Updated Oct. 19, 2017 at 11:48 a.m. Eastern.
WASHINGTON — Israeli satellite operator Spacecom has agreed to launch its next satellite on a Falcon 9 rocket from SpaceX in 2019, and will likely launch a second satellite on another Falcon 9 in 2020.
In a statement provided to SpaceNews Oct. 18, Spacecom said it “will use full credits from AMOS-6’s unfulfilled September 2016 launch to fully cover AMOS-17’s launch fees.” Another statement, given to the Israeli stock exchange the same day, said the 2019 mission could launch on a previously flown Falcon 9 rocket.
Amos-6 was destroyed when its Falcon 9 launcher exploded during preparation for a static fire test two days before liftoff. Spacecom agreed to have the satellite atop the rocket to save time between testing and launch.
Amos-17, an Africa-focused telecommunications satellite being built by Boeing Satellite Systems International to last 19 years, is a replacement for a different satellite — Amos-5. Spacecom lost the ISS-Reshetnev-built Amos-5 satellite in 2015 to a power glitch just four years into its mission.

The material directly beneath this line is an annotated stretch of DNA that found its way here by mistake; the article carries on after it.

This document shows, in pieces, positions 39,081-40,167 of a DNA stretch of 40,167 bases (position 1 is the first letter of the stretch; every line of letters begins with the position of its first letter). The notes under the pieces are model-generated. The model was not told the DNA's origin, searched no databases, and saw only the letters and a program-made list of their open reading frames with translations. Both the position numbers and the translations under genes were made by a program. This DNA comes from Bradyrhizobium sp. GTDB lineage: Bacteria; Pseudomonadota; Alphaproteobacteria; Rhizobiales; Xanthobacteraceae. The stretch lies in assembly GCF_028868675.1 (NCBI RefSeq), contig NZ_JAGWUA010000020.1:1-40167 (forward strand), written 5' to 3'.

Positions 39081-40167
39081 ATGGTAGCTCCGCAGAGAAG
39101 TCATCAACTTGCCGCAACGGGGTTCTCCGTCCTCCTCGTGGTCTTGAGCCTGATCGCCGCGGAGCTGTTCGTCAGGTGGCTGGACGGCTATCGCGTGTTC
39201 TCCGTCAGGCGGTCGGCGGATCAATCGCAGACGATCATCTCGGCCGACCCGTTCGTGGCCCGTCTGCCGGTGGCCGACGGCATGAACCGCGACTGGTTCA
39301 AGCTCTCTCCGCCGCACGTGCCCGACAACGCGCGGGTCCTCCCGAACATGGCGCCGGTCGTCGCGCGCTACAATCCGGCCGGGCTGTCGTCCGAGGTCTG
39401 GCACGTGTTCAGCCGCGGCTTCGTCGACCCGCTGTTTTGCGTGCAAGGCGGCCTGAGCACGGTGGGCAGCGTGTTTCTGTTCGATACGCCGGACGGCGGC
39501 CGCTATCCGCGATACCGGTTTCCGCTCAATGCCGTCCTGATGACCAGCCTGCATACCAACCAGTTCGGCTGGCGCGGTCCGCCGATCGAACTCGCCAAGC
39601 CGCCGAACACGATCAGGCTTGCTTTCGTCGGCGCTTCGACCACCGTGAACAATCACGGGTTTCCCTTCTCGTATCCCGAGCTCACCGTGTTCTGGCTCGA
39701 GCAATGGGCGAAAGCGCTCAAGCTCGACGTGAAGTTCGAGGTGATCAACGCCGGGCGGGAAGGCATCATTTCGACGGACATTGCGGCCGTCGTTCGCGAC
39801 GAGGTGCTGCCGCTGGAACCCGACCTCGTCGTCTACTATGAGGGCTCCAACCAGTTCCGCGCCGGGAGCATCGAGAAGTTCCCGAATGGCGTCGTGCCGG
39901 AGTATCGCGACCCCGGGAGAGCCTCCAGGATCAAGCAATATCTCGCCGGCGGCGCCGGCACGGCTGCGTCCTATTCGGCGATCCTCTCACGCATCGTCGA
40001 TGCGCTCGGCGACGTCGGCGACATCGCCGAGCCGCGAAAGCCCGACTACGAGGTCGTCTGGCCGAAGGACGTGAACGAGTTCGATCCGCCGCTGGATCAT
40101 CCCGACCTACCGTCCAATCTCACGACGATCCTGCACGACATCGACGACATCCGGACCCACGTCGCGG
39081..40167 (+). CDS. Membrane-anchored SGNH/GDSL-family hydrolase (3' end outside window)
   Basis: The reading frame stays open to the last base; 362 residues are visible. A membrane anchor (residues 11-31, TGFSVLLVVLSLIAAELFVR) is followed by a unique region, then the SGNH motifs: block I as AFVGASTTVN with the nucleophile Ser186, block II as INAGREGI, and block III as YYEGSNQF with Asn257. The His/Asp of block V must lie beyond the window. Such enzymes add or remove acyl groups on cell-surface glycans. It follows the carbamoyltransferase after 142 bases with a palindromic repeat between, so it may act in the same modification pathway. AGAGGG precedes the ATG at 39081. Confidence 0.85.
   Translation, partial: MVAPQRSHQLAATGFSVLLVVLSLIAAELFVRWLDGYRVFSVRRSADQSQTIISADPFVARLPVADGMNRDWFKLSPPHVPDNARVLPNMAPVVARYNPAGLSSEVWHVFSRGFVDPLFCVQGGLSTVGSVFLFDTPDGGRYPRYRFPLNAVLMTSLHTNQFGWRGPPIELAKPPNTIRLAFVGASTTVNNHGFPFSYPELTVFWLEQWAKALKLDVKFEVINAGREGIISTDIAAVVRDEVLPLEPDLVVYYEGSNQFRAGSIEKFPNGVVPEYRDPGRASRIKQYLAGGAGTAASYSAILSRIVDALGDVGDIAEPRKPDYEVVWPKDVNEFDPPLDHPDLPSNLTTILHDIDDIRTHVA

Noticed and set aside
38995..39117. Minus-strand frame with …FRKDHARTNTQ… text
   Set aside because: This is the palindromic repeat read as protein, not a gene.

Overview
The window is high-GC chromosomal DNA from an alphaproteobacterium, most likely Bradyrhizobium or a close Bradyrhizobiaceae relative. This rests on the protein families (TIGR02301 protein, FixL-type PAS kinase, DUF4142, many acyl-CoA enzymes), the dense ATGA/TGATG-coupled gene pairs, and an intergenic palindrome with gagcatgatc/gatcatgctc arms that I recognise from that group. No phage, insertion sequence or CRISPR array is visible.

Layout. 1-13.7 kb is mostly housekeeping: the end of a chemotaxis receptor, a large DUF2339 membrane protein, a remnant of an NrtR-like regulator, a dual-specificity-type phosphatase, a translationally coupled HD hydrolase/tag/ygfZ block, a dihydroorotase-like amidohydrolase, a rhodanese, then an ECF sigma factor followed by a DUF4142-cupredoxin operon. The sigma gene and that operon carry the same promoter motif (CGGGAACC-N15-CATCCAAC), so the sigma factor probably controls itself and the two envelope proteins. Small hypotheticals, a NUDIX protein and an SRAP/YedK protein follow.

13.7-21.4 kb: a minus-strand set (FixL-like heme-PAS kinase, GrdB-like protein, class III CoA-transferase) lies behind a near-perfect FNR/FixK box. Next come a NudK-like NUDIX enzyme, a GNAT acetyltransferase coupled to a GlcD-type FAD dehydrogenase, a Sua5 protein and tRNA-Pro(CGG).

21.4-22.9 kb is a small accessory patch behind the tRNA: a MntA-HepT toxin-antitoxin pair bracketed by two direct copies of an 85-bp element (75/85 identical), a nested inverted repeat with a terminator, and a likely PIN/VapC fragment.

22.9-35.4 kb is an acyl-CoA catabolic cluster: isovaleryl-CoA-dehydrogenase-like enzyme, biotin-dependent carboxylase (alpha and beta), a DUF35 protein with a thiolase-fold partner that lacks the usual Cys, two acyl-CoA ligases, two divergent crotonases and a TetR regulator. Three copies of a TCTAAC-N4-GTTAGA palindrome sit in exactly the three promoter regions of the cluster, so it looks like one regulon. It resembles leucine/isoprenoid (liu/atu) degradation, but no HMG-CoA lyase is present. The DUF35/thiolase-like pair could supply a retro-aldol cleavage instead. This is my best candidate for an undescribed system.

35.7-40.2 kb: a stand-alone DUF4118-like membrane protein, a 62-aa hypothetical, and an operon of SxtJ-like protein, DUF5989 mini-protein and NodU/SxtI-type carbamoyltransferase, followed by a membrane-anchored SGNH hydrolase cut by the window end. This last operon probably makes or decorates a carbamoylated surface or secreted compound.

Since February, Spacecom has been borrowing AsiaSat-8 from Hong Kong fleet operator AsiaSat. The $22 million-a-year placeholder agreement is good for four years, with the option to renew for a fifth.
Spacecom has yet to order its Amos-6 successor, which it is calling Amos-8, but said it has an option with SpaceX to launch the future satellite in the second half of 2020. The company has said that Amos-8 will probably be smaller than the 5,500-kilogram, $161 million Amos-17.
According to the Israeli stock exchange notice, Spacecom will pay the standard price of $62 million for the Amos-8 Falcon 9 launch. Spacecom can also cancel the SpaceX contracts if launch delays exceed an undisclosed amount of time.